Prisoner gives Guantanamo court first account of CIA abuse

Politics
Majid Khan

This 2018 photo provided by the Center for Constitutional Rights shows Majid Khan. The much-criticized war crimes tribunal at the Guantanamo Bay Naval Station reached a milestone on Oct. 28, 2021, with the sentencing of Majid Khan, a former resident of the Baltimore suburbs who pleaded guilty to terrorism and other offenses and agreed to cooperate with U.S. authorities prosecuting five men charged in the Sept. 11, 2001, attacks. (Center for Constitutional Rights via AP)

FORT MEADE, Md. (AP) — A Guantanamo Bay prisoner who went through the brutal U.S. government interrogation program after the 9/11 attacks described it openly for the first time Thursday, saying he was left terrified and hallucinating from techniques that the CIA long sought to keep secret.

Majid Khan, a former resident of the Baltimore suburbs who became an al-Qaida courier, told jurors considering his sentence for war crimes how he was subjected to days of painful abuse in the clandestine CIA facilities known as “black sites,” as interrogators pressed him for information.

It was the first time any of the so-called high value detainees held at the U.S. base in Cuba have been able to testify about what the U.S has euphemistically called “enhanced interrogation” but has been widely condemned as torture.

“I thought I was going to die,” he said.

Khan spoke of being suspended naked from a ceiling beam for long periods, doused repeatedly with ice water to keep him awake for days. He described having his head held under water to the point of near drowning, only to have water poured into his nose and mouth when the interrogators let him up. He was beaten, given forced enemas, sexually assaulted and starved in overseas prisons whose locations were not disclosed.

“I would beg them to stop and swear to them that I didn’t know anything,” he said. “If I had intelligence to give I would have given it already but I didn’t have anything to give.”

Khan, reading from a 39-page statement, spoke on the first day in what is expected to be a two-day sentencing hearing at the U.S. base in Cuba.

A panel of military officers selected by a Pentagon legal official known as a convening authority can sentence Khan to between 25 and 40 years in prison, but he will serve far less because of his extensive cooperation with U.S. authorities.

Under a plea deal, which the jurors were not told about, Khan’s sentence by the jury will be reduced to no more than 11 years by the convening authority, and he will get credit for his time in custody since his February 2012 guilty plea.

That means he should be released early next year, resettled in a third, as yet unknown, country because he can’t return to Pakistan, where he has citizenship.

Some of Khan’s treatment is detailed in a Senate Intelligence Committee report, released in 2014, that accused the CIA of inflicting pain and suffering on al-Qaida prisoners far beyond its legal boundaries and deceiving the nation with narratives of useful interrogations unsubstantiated by its own records.

Khan agreed with that assessment. “The more I cooperated and told them, the more I was tortured,” he said.

He spent about three years in CIA black sites before he was taken to Guantanamo in September 2006. He said he never saw the light of day in the black sites and had no contact with anyone other than guards and interrogators from his capture until his sixth year at the detention center on the base in Cuba.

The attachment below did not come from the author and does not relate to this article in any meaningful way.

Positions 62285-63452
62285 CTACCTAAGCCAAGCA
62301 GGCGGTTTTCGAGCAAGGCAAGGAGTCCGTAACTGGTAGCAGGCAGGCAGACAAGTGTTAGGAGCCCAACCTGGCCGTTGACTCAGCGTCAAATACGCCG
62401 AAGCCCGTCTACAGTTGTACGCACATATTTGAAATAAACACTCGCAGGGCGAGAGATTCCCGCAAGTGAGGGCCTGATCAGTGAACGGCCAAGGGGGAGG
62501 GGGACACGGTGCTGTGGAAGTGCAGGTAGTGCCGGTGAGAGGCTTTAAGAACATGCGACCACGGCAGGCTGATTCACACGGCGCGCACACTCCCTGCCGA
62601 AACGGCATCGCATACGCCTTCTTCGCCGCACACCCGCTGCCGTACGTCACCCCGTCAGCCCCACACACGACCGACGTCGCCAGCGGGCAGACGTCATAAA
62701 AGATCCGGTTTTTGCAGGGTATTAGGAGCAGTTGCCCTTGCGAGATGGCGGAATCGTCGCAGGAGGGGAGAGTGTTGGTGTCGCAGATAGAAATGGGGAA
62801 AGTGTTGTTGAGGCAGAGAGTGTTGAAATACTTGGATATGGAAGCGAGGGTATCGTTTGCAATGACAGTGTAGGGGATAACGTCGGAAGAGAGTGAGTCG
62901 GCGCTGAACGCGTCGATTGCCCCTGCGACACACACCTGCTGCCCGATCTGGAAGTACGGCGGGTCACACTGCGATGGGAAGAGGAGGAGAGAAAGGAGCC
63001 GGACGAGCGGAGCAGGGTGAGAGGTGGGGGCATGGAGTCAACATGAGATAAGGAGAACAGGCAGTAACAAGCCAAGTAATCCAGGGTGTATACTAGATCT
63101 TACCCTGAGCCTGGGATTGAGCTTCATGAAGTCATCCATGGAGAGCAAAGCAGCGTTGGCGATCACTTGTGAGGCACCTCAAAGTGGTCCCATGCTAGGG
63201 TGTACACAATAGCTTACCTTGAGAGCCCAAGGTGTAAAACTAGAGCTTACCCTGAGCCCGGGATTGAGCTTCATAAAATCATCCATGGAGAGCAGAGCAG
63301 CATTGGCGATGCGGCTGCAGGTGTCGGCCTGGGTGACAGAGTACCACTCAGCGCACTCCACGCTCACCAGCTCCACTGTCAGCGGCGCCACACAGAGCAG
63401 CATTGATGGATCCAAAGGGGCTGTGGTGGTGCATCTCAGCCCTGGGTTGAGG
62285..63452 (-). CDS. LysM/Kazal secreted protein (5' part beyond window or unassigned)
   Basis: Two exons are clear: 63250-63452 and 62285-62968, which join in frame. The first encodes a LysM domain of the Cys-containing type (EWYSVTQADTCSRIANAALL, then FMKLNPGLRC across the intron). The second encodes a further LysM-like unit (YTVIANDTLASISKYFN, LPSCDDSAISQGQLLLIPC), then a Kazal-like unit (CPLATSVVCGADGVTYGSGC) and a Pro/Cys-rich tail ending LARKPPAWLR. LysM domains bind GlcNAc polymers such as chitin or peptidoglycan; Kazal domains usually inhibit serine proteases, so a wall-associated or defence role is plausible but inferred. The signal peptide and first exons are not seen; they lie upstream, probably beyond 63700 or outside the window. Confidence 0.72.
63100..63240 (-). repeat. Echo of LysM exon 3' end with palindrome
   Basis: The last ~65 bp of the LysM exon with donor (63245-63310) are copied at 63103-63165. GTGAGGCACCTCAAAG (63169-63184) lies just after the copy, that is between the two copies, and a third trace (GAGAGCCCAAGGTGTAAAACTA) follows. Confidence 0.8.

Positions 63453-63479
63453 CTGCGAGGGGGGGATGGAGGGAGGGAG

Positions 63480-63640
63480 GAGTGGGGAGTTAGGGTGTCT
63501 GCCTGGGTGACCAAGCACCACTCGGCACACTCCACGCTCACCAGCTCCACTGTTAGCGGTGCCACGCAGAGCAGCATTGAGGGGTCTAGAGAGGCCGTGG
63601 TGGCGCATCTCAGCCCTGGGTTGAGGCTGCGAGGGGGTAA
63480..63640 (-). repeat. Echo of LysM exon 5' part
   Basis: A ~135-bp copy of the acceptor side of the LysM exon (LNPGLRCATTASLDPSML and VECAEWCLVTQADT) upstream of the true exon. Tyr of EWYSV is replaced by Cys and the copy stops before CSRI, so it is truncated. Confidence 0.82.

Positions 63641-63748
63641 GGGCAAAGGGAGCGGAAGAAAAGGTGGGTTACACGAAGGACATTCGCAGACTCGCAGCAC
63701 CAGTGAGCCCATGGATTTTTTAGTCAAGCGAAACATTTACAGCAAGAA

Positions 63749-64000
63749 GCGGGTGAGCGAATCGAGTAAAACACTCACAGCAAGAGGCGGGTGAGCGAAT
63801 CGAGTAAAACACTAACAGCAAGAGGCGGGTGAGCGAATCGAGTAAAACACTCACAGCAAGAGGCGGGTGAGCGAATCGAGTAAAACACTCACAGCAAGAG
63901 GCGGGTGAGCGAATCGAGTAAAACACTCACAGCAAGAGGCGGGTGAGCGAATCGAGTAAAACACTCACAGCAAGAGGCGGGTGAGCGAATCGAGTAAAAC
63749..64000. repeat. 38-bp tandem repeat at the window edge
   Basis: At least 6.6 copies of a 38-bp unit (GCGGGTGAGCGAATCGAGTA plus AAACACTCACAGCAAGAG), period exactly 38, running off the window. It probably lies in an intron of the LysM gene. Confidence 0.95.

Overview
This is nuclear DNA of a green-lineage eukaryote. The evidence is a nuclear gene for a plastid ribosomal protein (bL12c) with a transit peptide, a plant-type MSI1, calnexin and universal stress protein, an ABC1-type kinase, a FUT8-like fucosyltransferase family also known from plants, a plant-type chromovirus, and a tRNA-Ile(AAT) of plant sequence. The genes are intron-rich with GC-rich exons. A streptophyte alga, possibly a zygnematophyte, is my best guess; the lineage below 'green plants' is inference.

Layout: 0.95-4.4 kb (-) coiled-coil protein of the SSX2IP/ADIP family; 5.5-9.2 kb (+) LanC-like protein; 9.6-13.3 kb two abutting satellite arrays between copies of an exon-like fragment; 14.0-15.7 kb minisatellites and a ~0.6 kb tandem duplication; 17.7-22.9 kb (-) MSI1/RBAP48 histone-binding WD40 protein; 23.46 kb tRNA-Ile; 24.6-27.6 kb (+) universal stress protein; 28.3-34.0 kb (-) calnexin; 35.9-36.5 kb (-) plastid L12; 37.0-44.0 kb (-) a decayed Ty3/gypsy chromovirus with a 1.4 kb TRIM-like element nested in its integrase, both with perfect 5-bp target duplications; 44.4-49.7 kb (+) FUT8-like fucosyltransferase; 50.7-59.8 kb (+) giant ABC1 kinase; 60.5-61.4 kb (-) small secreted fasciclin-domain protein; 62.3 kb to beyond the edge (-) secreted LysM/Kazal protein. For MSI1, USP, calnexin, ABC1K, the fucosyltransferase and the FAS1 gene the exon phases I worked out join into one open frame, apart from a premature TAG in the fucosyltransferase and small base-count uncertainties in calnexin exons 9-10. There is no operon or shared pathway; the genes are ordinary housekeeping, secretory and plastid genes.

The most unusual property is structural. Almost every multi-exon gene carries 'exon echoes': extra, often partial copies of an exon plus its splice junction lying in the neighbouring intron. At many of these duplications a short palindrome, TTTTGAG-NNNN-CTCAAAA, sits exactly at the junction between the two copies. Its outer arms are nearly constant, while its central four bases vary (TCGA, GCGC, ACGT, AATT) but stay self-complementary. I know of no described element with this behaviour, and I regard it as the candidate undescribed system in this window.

Khan, 41, has admitted to being a courier for al-Qaida and taking part in the planning of several plots there were never carried out. He pleaded guilty in February 2012 to charges that include conspiracy, murder and providing material support to terrorism in a deal that capped his sentence in exchange for cooperating with authorities in other investigations, including the case against the five men held at Guantanamo who are charged with planning and providing logistical support for the Sept. 11 attack.

A citizen of Pakistan who was born in Saudi Arabia, Khan came to the U.S. with his family in the 1990s and they were granted asylum. He graduated from high school in the Baltimore suburbs and held a technology job in the D.C. area at an office where he could see the smoke billowing from the Pentagon on Sept. 11, 2001.

He says he turned to radical ideology following the death earlier that year of his mother, whom he described as the most important person in his life.

Khan apologized for his actions and said he takes full responsibility. He said he now just wants to reunite with his wife and the daughter who was born while he was in captivity. He said he has forgiven his captors, and his torturers.

“I have also tried to make up for the bad things I have done,” he said. “That’s why I pleaded guilty and cooperated with the USA government”

Khan is the first of the high-value detainees, those who went through the interrogation program, to be convicted and sentenced at the military tribunals held on the base.

The five men charged in the Sept. 11 attacks include Khalid Shaikh Mohammad, who has portrayed himself as the architect of the plot. That case remains in the pretrial stage and a judge has said it will start no sooner than next year.

The U.S. holds 39 men at the detention center on Naval Station Guantanamo Bay.

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Editor’s note: The Associated Press viewed proceedings from a video feed at Fort Meade, Maryland.

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